post #10 of 13
Quote:
Originally Posted by TLCSandpoint View Post
 

I own a catering company in Sandpoint, Idaho. So many wedding coordinators and event planners have encouraged me to develop catering 'packages'. I currently design my menu ala carte style. There's plenty of variety without being too overwhelming and they can choose their own theme and price range. I'm unsure what to include in a package. Costs are what they are, so what exactly am I bundling and why is it a better value? Is it just that it's easier for the customer to understand?


It makes it much easier for the event planers can shop your packages to your competitors.  They can drive down their costs (your profit) and make more profit themselves..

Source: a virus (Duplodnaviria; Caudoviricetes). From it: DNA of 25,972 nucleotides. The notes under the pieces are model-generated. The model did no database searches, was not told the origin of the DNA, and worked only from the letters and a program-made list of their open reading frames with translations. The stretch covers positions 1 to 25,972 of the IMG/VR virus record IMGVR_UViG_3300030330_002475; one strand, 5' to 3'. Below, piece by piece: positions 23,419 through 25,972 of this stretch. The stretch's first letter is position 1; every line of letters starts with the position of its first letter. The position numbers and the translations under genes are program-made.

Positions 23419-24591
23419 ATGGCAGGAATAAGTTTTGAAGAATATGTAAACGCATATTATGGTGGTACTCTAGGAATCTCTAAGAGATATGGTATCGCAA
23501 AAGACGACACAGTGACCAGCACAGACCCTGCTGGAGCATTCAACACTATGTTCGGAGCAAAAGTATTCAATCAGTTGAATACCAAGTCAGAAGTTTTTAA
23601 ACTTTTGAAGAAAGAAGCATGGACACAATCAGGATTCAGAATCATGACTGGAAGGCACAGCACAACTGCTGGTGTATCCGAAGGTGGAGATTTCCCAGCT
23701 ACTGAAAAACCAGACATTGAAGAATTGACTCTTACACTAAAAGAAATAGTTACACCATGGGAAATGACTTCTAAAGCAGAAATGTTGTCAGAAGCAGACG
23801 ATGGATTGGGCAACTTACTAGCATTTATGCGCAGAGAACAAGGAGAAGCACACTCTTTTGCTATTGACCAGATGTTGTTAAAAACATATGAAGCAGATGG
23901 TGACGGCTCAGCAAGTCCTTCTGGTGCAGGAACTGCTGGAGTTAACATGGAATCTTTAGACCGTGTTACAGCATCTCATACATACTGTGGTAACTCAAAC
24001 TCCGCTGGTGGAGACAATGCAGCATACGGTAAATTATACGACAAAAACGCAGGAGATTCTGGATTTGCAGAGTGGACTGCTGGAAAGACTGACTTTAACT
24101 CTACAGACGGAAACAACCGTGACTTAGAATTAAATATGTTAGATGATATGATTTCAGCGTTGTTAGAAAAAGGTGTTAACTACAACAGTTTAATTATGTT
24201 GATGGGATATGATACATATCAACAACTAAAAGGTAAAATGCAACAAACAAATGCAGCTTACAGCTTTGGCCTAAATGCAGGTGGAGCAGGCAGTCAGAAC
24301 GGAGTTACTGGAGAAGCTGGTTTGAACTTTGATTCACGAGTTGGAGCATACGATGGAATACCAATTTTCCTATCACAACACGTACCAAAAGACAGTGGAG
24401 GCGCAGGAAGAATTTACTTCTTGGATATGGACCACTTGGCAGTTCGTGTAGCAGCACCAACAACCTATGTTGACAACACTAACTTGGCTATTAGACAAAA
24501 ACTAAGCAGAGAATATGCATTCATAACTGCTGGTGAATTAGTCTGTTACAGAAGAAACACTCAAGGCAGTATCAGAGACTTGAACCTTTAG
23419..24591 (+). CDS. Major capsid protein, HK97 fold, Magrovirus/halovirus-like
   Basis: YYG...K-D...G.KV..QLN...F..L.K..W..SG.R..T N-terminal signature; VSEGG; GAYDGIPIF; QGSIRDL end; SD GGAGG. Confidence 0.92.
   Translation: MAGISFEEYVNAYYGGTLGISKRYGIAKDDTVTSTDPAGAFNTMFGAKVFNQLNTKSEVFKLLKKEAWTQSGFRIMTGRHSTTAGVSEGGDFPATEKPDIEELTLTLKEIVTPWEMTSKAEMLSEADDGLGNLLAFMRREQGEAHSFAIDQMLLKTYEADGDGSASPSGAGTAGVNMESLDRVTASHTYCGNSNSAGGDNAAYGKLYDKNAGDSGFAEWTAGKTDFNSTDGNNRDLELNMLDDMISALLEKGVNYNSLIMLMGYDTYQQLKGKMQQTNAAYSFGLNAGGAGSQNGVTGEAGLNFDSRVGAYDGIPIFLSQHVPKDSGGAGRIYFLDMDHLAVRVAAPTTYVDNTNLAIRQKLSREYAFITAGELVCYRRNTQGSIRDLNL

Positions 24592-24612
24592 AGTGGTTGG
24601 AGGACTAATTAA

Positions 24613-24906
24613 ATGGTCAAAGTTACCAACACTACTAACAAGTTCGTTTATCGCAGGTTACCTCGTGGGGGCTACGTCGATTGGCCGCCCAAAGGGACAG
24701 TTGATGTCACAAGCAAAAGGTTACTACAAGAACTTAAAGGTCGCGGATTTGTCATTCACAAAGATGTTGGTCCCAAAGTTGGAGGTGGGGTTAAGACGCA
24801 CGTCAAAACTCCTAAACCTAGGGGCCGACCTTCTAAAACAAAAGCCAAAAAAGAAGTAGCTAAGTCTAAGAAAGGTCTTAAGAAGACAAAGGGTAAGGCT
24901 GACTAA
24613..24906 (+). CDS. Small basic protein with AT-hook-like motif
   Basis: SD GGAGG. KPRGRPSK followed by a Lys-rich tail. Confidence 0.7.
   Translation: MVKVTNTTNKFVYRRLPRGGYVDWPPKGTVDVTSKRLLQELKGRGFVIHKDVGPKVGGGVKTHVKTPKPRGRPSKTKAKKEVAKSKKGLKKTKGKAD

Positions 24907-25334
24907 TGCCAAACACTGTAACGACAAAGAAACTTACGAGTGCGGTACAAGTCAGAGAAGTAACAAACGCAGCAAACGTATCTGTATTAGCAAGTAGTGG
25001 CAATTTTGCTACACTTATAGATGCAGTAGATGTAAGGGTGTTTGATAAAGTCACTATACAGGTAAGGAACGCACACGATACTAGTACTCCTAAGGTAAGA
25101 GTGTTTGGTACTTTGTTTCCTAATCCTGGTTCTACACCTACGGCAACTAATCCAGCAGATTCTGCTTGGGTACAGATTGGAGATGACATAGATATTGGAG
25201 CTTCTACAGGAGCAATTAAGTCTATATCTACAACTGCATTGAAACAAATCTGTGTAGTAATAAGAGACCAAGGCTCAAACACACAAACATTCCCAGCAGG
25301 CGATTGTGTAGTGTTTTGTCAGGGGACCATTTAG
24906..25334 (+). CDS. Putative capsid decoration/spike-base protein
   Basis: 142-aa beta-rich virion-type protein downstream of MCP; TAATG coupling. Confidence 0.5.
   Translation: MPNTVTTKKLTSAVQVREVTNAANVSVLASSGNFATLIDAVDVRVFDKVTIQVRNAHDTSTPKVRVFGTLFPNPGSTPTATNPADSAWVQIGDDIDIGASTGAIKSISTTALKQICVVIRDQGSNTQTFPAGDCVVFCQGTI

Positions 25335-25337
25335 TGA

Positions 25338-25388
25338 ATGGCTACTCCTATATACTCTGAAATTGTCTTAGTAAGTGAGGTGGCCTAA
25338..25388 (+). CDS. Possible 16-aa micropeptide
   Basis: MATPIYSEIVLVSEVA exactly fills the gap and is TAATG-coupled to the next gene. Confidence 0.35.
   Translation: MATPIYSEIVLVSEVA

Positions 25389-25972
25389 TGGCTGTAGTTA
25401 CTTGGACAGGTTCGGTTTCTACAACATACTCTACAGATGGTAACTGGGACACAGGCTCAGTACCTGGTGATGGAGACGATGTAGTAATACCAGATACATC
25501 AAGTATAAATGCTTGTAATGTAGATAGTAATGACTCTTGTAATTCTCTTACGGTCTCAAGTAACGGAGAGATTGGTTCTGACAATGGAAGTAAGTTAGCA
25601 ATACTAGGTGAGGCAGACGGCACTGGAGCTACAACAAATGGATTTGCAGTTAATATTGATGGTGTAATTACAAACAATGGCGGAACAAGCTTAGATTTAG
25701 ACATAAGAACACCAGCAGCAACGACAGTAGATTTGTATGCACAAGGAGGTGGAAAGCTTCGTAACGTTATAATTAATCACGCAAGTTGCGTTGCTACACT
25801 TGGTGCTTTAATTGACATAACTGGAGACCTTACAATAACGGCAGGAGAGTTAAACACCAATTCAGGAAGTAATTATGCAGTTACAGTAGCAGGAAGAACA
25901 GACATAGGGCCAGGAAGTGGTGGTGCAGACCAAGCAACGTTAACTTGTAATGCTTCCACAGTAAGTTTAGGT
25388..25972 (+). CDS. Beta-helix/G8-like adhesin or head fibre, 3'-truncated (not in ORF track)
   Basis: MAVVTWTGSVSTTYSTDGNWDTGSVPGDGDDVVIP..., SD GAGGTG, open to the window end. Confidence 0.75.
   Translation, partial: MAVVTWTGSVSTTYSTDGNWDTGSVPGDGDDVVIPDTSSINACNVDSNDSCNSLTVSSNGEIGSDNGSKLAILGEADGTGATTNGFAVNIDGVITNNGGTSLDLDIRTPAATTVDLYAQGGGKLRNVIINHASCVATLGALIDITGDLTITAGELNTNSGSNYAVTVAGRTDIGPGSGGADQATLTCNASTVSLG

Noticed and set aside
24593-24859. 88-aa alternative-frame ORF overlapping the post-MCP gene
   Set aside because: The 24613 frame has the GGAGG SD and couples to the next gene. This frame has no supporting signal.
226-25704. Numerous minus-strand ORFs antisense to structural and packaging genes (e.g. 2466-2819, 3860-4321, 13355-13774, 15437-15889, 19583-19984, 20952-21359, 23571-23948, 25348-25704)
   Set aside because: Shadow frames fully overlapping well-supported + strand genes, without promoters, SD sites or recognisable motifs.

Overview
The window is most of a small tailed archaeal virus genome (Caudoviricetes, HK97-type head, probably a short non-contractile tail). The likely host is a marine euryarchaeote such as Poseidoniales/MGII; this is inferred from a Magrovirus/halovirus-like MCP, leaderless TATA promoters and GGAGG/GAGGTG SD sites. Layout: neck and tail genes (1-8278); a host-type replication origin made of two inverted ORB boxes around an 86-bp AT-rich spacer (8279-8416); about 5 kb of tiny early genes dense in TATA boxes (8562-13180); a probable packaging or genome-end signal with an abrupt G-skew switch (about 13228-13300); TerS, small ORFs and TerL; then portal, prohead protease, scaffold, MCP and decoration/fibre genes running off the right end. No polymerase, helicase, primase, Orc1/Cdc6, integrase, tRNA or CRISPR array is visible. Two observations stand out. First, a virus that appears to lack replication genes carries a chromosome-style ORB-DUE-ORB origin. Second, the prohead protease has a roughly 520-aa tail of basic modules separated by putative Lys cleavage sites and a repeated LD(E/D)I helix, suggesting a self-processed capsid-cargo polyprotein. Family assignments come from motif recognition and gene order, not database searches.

post #11 of 13
Quote:
Originally Posted by TLCSandpoint View Post

I own a catering company in Sandpoint, Idaho. So many wedding coordinators and event planners have encouraged me to develop catering 'packages'. I currently design my menu ala carte style. There's plenty of variety without being too overwhelming and they can choose their own theme and price range. I'm unsure what to include in a package. Costs are what they are, so what exactly am I bundling and why is it a better value? Is it just that it's easier for the customer to understand?
post #12 of 13
Thread Starter 

Why is this being reposted under someone else's name?

post #13 of 13
Quote:
Originally Posted by TLCSandpoint View Post

Why is this being reposted under someone else's name?

Calm down.....
It looks likes @Chef YOYO wanted to answer your question by quoting your post first.
Then either was stuck and couldn't complete the task or just changed their mind about posting at all.

mimi